« AnteriorContinuar »
and with thirst of revenge. The scene shall not go afoot, at any rate," he just described was the result.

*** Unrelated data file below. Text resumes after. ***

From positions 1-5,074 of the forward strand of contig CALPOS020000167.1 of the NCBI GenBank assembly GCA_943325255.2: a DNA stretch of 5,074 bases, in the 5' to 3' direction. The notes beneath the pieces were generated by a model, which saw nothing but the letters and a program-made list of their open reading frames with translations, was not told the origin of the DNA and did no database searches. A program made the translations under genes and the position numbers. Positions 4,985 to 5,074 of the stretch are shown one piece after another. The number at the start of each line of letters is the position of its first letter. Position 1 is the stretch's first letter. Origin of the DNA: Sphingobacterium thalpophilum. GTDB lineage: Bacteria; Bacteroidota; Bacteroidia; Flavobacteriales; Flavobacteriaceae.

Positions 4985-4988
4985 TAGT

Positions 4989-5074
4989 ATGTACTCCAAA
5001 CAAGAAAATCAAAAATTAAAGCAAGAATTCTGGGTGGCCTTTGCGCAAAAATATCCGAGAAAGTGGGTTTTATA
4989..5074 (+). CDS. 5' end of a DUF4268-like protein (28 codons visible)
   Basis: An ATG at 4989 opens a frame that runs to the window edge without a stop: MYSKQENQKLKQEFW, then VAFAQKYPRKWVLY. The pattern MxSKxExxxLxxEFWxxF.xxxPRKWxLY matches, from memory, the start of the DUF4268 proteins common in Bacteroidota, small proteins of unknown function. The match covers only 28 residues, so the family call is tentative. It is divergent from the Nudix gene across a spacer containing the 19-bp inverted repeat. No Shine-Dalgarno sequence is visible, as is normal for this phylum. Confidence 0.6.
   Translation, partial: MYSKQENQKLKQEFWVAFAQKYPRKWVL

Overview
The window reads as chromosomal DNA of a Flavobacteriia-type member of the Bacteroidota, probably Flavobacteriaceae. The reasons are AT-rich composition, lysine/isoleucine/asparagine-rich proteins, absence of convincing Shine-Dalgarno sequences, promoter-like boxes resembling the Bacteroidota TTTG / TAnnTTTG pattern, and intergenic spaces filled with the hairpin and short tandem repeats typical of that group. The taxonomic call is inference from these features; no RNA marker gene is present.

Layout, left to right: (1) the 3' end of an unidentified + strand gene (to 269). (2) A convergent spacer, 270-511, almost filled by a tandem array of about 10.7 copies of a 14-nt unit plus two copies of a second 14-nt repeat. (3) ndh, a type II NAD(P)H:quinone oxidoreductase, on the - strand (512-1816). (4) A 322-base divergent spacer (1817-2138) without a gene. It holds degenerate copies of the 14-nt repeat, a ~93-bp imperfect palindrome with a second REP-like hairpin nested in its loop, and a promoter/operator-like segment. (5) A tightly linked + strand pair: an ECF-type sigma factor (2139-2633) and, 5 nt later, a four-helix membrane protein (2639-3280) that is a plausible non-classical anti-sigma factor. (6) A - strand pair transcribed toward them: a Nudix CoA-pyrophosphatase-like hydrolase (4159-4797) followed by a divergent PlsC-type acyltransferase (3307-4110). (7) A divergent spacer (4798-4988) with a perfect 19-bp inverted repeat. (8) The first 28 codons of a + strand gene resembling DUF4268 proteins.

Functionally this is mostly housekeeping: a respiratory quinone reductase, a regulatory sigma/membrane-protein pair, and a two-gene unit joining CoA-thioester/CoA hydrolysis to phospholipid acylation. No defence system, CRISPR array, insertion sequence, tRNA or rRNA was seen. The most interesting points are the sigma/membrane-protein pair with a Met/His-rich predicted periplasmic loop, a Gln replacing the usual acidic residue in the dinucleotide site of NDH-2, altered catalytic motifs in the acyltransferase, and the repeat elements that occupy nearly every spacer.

cried, “ so long as Martin Thy has a But that very night the bold boors horse belonging to him, on whose were doomed to experience the evil back you can sit. You shall have a consequences of their exploit. In ride on Black Captain for once in your timidated by the crowd of assailants, life at least. You see, my lamb," the two dragoons took to flight, leav- continued he, throwing the right stiring the sergeant to take care of him- rup over the horse's neck and tightenself. They hurried back to the camp, ing the girths-" you see what a softand made report to their captain of mouthed beast I am ; I may be ridden the evening's events. The captain, anywhere with a plain snaffle by 'unwilling to lose a daring and useful those who know me. Come, I will subordinate, instantly despatched an- help you up." He placed her in the other sergeant to Vinding, with a saddle, detached the other horses from stronger party, and with orders to Captain's tail, clambered with confetch the waggons, to rescue Svart- siderable difficulty upon the bare back berg, or, should violence have been of one of them, and set off at a trot. done him, to arrest the murderers. " Only see," said he, "if we do Fortunately, the approach of the not resemble Mary and old Joseph, in troopers was observed sufficiently soon the picture upon the lid of my box at for old Hansen and Christina to find home. To be sure, Black Captain is a hiding-place ; but, in facilitating no jackass ; and indeed," he added, their escape, Hans was so unlucky as with a sly smile, "there is another to fall into the hands of the Swedes, difference besides that." who hurried him off to Count Steen- It was a chilly morning; the wind bock's quarters at Nyeborg.